This also means a commitment to shifting our own staff internally, ensuring we have teams that reflect the multi-racial, multi-generational movement we want to be a part of, and uplifting leadership rooted in BIPOC frontline communities. This includes implementing our equity, diversity and inclusion policies in hiring through strategies founded in increasing representation, recruitment, retention and leadership development of BIPOC staff. It also means working in tandem with colleagues from around the world to shift’s board composition to reflect the global organization we are part of and uplift leadership rooted in BIPOC frontline communities from around the world.

We recognize that an intentional shift in our structures will be a lengthy process, and sometimes slow down our work in other areas, but we are committed to the longevity and intentionality required for sustainable structural change. For many among our ranks, internally at 350-US, and externally in the climate movement at-large, that means learning when to step back, making space for, sharing resources with, and uplifting voices of leadership from BIPOC frontline communities in the fight for climate justice; and when to step up, using all the power we have to change everything we can.

When working within largely-white communities, we commit ourselves to helping them understand and dismantle the systems of oppression in their communities and regions, and to support BIPOC frontline communities by leveraging their own power and influence. To this end, we commit to incorporating a racial and economic justice analysis into all our organizing work and programs.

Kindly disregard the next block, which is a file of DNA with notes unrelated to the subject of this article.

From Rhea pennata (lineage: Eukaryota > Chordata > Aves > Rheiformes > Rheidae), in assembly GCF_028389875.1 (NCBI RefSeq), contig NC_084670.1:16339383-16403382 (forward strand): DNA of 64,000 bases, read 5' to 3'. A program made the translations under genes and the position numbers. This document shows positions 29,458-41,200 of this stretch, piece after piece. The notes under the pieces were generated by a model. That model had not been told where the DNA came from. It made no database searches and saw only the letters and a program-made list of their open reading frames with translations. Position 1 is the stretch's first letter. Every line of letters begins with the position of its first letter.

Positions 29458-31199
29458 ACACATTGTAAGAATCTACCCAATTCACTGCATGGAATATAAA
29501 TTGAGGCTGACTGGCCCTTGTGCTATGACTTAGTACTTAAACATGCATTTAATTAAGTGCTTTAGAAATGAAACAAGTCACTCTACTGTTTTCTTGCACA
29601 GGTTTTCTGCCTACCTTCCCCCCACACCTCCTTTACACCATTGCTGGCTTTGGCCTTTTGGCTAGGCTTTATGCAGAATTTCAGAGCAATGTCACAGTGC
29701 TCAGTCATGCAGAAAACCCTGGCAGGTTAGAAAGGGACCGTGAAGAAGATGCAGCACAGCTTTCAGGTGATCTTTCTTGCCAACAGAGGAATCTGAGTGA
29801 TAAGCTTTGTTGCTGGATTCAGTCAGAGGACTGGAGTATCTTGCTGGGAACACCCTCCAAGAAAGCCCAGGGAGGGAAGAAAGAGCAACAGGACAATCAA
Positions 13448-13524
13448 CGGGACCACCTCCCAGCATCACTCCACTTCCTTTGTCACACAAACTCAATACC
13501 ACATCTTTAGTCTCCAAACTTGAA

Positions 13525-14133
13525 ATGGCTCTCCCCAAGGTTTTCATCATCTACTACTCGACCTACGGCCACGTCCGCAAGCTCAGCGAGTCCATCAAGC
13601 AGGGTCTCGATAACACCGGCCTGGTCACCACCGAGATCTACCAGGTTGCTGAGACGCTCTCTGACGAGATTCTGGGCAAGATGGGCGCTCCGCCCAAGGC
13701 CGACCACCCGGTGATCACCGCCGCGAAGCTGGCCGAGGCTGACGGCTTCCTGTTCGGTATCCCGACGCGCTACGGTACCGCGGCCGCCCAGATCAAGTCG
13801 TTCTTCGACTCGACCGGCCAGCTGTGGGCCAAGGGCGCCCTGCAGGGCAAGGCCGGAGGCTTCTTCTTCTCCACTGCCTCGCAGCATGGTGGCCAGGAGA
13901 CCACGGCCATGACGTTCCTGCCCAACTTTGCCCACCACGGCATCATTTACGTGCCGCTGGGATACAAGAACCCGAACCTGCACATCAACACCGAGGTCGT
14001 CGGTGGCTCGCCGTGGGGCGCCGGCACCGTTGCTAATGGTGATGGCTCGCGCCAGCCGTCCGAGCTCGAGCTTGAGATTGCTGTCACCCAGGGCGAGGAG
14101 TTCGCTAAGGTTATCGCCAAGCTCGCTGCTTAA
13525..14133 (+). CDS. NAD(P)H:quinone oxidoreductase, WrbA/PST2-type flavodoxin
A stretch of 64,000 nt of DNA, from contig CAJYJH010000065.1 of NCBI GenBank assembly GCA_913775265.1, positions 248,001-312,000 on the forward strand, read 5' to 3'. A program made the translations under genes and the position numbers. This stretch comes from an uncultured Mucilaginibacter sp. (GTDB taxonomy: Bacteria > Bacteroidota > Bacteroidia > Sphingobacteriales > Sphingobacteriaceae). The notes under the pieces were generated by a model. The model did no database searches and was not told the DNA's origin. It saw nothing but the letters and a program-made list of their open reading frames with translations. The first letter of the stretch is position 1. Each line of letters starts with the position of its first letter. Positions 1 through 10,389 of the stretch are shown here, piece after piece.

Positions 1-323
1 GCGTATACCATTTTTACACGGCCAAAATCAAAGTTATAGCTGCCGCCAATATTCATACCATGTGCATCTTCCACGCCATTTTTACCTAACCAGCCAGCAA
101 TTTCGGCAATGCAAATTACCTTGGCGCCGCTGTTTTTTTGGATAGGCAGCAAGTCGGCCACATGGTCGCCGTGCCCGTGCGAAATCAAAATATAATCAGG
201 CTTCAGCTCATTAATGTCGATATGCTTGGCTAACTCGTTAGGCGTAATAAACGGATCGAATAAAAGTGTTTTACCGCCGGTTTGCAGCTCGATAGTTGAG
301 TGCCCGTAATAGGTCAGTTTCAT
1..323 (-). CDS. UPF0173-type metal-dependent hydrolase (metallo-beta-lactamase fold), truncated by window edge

Amidst and against climate change, we dedicate ourselves and our organization to this collective process. 

1. Guided by communities on the frontline of climate change  draws its definition of Frontline Communities from how these communities describe themselves. Frontline Communities are communities that are the least protected from fossil fuel extraction, pollution and climate change due to intersecting inequalities. They are also hit first and worst by fossil fuel pollution,  extraction, as well as climate change. These communities are overwhelmingly represented by Indigenous Peoples, Black/African Americans, People of Color ,Refugees and Immigrants, Asian and Pacific Islander peoples who are from low income, poor and from peasant/farming communities in the U.S. and around the world.   Frontline communities, whose very survival is most directly impacted by climate change, have been facing the reality of the climate crisis for decades. Their air and water are being poisoned by fossil fuel extraction, their lives and livelihoods are threatened by floods and drought, their communities are the hardest hit and the least protected in extreme weather events.  These communities — as always — will be the battlegrounds, and these communities are prepared to fight. Their demands for their survival and for the rights of future generations are pushing local, national, and global leaders towards real solutions to the climate crisis.